Community Mental Health

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About the Program

Taking a systemic approach, this 60-unit, three-year program integrates the fundamentals of intensive and supplemental case management with an emphasis on counseling, cultural competence and a public sector practicum.

Delivered in a variety of formats, the curriculum graduates students job-ready for high-demand public sector careers and prepared to sit for Marriage and Family Therapy licensure.

Designed in collaboration with leading mental health providers, this program meets critical needs:

Therapeutic A growing number of clients with multiple diagnoses require a different level and type of therapy.

Cultural The profession needs more practitioners from diverse backgrounds who are culturally competent and bilingual or multilingual.

Professional Nearly 70 percent of San Francisco's public mental health work force will retire within the next 10 years-a trend that is echoed throughout the state and the nation.

Candidate Selection

In selecting candidates for admission, the program considers the following factors to be desirable: a background, interest, and demonstrated commitment to public and community mental health (work or volunteer), and evidence of a commitment to achieving positive health outcomes in these settings.

Alternatively, experience in community planning, community organizing, and/or social justice in a paid or volunteer position will be helpful, as well as sufficient personal stability, and energy to become an effective therapist, and academic records that indicate probable success in completing graduate studies.

The statement of professional goals and objectives submitted with the application form should address these issues. In addition to the above considerations, the program seeks individuals who exhibit the interpersonal communication skills required of psychotherapists.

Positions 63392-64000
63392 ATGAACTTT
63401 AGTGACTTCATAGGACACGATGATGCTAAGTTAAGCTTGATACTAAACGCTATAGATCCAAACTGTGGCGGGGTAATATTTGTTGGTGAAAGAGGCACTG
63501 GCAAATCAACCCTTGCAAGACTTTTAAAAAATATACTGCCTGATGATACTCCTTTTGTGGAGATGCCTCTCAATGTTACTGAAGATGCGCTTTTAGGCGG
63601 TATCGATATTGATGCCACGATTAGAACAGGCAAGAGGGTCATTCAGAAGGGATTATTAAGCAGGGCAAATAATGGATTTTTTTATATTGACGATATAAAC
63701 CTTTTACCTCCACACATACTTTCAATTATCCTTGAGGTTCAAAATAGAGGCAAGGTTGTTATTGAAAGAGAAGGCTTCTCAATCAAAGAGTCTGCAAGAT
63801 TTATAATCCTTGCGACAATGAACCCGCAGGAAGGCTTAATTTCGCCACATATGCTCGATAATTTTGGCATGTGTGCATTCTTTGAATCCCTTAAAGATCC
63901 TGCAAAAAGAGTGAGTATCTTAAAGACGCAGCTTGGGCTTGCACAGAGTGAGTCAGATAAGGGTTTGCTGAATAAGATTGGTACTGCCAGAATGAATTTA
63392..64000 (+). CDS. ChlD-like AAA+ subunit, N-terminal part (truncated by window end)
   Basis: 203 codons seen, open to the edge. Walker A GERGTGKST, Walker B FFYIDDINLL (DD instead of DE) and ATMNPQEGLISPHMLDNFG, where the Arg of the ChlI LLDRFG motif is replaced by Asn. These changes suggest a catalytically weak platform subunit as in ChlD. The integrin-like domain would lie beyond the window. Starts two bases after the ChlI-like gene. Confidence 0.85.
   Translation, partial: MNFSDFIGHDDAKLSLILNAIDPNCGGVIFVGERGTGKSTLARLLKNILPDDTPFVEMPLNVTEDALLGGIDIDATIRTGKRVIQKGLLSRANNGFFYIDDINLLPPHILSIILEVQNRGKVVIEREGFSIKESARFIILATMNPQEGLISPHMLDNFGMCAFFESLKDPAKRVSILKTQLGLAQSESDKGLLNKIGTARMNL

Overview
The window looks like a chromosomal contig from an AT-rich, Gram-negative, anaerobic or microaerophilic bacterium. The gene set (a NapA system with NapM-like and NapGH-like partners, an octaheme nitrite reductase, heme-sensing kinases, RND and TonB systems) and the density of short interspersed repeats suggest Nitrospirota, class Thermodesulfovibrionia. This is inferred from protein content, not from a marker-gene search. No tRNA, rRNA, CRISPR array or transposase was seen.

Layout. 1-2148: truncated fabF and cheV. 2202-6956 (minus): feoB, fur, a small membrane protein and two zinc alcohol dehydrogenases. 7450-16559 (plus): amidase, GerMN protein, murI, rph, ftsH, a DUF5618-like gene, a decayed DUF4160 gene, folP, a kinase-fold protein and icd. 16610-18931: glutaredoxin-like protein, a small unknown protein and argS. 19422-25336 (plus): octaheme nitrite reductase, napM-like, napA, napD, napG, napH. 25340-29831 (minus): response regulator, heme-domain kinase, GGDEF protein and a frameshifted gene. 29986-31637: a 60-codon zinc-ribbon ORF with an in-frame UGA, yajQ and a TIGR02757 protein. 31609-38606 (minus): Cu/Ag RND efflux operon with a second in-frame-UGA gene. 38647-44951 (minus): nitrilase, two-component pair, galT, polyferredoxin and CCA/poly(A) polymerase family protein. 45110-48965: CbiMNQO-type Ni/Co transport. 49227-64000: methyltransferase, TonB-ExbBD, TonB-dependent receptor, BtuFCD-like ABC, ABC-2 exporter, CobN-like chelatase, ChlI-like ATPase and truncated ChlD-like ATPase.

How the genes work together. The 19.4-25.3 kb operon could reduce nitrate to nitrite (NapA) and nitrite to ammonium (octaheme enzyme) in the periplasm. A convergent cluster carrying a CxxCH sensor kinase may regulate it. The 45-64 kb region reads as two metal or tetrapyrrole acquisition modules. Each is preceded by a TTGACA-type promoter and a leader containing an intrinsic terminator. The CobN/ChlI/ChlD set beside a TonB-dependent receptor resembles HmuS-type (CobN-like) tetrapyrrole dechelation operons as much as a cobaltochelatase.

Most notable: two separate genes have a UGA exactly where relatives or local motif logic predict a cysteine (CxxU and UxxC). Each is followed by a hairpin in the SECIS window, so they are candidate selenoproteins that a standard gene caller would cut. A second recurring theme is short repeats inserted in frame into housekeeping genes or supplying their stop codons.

These include a congruence of feelings and action, an ability to listen and attend, a willingness to be self-reflective, and an openness to evaluating and changing behaviors and attitudes.

As the program operates on a cohort model, students are interviewed about their goals, objectives, and experiences.

These interviews aim to create a cohort of students who can support, motivate, and sustain one another during the seven semesters of study.

Admission Requirements

Applicants must meet the general admissions requirements of the Institute. These include the following:

Application for Admission.

Non-refundable $65 Application Fee.

Degree Requirement: An undergraduate degree (BA, BS, or the equivalent) from an accredited college or university.

Transcripts: Official transcripts from all accredited academic institutions attended within the United States. Transcripts must arrive in their official, sealed envelopes.

Goal Statement: A one-page statement of professional goals and objectives that shows demonstrated commitment to the field of community mental health.

Autobiographical Statement: A four-to-six page (typed, double-spaced) introspective autobiographical statement emphasizing how you arrived at your current commitment to work in the area of community mental health and describing life experiences that have led to your decision to apply.

Two Letters of Recommendation: Letters of recommendation will be accepted from academic advisors, professors, professional supervisors, or someone able to attest to your ability to undertake the work required for your program. Recommenders should use standard business format and include full contact information-name, email, phone number, and mailing address.

Résumé.

For International students there are additional requirements. Please see the International Student page for additional information.

Please visit Applying to CIIS for more information.

If you have any additional questions about admissions please contact:

Veronica Palafox
vpalafox@ciis.edu
415-575-6227